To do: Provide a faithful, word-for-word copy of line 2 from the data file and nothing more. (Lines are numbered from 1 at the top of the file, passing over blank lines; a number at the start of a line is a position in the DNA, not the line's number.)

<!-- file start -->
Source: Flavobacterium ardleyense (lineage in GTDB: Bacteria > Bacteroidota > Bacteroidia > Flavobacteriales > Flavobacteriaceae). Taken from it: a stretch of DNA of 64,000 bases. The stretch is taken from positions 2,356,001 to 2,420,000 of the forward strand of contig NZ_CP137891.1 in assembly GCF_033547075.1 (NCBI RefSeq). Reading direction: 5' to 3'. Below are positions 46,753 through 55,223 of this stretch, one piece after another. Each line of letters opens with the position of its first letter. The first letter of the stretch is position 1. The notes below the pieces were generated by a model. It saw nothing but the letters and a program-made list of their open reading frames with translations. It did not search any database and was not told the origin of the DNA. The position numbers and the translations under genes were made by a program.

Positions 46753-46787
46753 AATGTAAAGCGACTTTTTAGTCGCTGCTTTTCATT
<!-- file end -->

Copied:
Positions 46753-46787